Work on heart health this month

It should come as no surprise that February, a month during which we celebrate love and romantic matters of the heart, has been designated American Heart Month.
Contrasted with the syrupy sweetness of Valentine’s Day, American Heart Month was created to bring awareness to the stark reality that Americans suffer more than 2 million heart attacks and strokes annually — 800,000 of which result in death.
Cardiovascular disease is the leading cause of death in the United States; one in every three deaths is from heart disease and stroke, equal to 2,200 deaths per day. These conditions are also leading causes of disability preventing people from working and enjoying family activities.
In addition to the stress and sadness felt by those affected by heart disease, cardiovascular disease is also extremely expensive. Together heart disease and stroke hospitalizations in 2010 cost the nation more than $444 billion in health care expenses and lost productivity.
The term “heart disease” actually refers to several different heart conditions. In the U.S., the most common type is coronary artery disease, which can cause heart attack, angina, heart failure, and arrhythmias.
Coronary Artery Disease (CAD)
According to the Center for Disease Control, Coronary Artery Disease (CAD) occurs when a substance called plaque builds up in the arteries that supply blood to the heart (these are called coronary arteries). Plaque, which is made up of cholesterol deposits, can accumulate in the arteries causing them to narrow over time.
The accumulation of plaque and the narrowing of the arteries is a process called atherosclerosis.
Plaque buildup can cause angina, the most common symptom of CAD. This condition causes chest pain or discomfort because the heart muscle doesn’t get enough blood. Over time, CAD can weaken the heart muscle leading to heart failure, a serious condition where the heart can’t pump blood the way that it should. An irregular heartbeat, or arrhythmia, can also develop.
For some people, the first sign of CAD is a heart attack. A heart attack occurs when plaque totally blocks an artery carrying blood to the heart. It also can happen if a plaque deposit breaks off and clots a coronary artery.
A common symptom of CAD, Angina is chest pain or discomfort that occurs when the heart muscle is not getting enough blood. Angina may feel like pressure or a squeezing pain in the chest. The pain may also occur in the shoulders, arms, neck, jaw, or back, and it may feel like indigestion.
There are two forms of angina—stable or unstable. Stable angina happens during physical activity or under mental or emotional stress. Unstable angina is chest pain that occurs even while at rest, without apparent reason. This type of angina is a medical emergency.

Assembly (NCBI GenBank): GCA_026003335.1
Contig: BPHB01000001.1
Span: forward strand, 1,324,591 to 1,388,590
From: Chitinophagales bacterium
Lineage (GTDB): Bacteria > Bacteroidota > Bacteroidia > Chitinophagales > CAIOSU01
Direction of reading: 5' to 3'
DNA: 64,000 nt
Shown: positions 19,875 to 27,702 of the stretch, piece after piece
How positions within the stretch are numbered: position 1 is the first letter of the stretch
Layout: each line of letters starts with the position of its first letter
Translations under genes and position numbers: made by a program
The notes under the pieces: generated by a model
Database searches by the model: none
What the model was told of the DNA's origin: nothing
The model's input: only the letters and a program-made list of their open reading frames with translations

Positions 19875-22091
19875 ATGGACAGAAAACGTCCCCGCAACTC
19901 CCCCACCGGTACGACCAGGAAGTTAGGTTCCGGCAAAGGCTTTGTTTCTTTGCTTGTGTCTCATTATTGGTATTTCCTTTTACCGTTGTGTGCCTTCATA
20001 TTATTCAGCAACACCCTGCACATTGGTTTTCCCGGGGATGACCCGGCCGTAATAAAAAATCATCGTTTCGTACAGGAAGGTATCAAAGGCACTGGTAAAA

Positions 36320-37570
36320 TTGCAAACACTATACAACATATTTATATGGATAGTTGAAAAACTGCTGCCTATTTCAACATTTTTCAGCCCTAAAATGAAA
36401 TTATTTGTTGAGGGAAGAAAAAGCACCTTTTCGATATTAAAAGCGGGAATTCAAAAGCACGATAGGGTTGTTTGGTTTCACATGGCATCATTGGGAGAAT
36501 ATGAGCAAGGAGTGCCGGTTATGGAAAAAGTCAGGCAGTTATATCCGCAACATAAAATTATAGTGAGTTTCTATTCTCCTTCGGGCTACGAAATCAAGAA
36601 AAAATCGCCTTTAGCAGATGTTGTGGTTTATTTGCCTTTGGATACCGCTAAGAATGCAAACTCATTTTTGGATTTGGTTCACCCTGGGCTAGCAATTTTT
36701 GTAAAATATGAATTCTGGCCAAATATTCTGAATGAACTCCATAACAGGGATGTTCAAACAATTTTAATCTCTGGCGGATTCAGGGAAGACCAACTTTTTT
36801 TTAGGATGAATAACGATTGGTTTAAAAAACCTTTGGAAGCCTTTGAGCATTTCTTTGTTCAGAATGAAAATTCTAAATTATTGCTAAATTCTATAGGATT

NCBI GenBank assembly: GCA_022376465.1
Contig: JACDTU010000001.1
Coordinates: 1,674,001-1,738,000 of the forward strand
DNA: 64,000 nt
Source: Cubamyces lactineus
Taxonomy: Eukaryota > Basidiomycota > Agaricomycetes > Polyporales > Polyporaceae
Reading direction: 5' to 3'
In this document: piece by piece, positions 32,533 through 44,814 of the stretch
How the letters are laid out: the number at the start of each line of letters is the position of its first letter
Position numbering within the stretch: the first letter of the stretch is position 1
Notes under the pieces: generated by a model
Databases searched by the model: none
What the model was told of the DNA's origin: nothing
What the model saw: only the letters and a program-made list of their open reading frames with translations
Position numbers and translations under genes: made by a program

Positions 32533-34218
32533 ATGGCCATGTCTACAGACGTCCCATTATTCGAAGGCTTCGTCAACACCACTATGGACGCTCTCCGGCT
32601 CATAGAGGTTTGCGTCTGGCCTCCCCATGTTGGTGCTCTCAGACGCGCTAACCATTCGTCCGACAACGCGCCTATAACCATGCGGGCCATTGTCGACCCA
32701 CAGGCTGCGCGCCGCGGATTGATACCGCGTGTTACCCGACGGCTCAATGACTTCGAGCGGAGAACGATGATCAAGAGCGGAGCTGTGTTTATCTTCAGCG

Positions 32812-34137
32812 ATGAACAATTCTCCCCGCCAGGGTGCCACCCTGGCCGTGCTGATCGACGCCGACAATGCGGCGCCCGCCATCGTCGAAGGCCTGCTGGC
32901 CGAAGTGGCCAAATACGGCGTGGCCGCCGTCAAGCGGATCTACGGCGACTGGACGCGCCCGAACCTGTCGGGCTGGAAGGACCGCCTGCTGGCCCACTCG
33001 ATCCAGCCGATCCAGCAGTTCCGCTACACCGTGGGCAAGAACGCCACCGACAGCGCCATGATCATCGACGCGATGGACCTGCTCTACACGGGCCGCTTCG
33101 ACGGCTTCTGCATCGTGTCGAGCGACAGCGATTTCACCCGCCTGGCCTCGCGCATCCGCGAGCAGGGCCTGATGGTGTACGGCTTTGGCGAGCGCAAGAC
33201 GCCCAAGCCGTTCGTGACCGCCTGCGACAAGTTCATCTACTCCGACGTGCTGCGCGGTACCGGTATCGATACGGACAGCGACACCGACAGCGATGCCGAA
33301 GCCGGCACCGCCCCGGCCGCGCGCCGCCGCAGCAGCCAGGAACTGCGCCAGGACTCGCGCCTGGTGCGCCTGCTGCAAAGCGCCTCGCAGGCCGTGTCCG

Heart Attack
A heart attack, also called a myocardial infarction (or MI), occurs when a section of the heart muscle dies or gets damaged because of reduced blood supply. CAD is the primary cause of heart attack. About every 34 seconds, someone in the United States experiences a heart attack.

Anyone experiencing heart attack symptoms should seek emergency medical treatment immediately. Otherwise, further damage to the heart muscle can occur and an irregular heart rhythm may develop.
The heart is a muscle, and like other muscles, the heart needs oxygen to survive. A heart attack occurs when the blood flow bringing oxygen to the heart muscle is severely reduced or cut off completely. This happens because coronary arteries that supply the heart with blood can slowly become thicker and harder from a buildup of plaque.
When plaque in a heart artery breaks, a blood clot forms around the plaque. This blood clot can block the artery and shut off blood flow to the heart muscle. When the heart muscle is starved for oxygen and nutrients, it is called ischemia
Sudden cardiac arrest—the stopping of the heart—occurs when the heart stops completely. Unless treated, a person whose heart has stopped will die within minutes.
Heart Disease Risk Factors
Certain medical conditions, in addition to lifestyle choices and inherited factors can put people at a higher risk for developing heart disease. Everyone can take steps to lower their risk of heart disease and heart attack by addressing these risk factors.
High cholesterol, high blood pressure and diabetes are all medical conditions that can increase an individual’s risk of developing heart disease. All of these can be monitored and treated to reduce the risk of cardiac complications.
Tobacco, diet and nutrition, exercise, obesity and alcohol consumption are all lifestyle choices which can either increase or decrease one’s risk of developing heart disease. Healthy choices obviously improve one’s overall health and lowers heart disease risk.
Heart disease can run in one’s family. Genetic factors likely play some role in high blood pressure, heart disease, and other vascular conditions. However, it is also likely that people with a family history of heart disease share common environments and risk factors that increase their risk.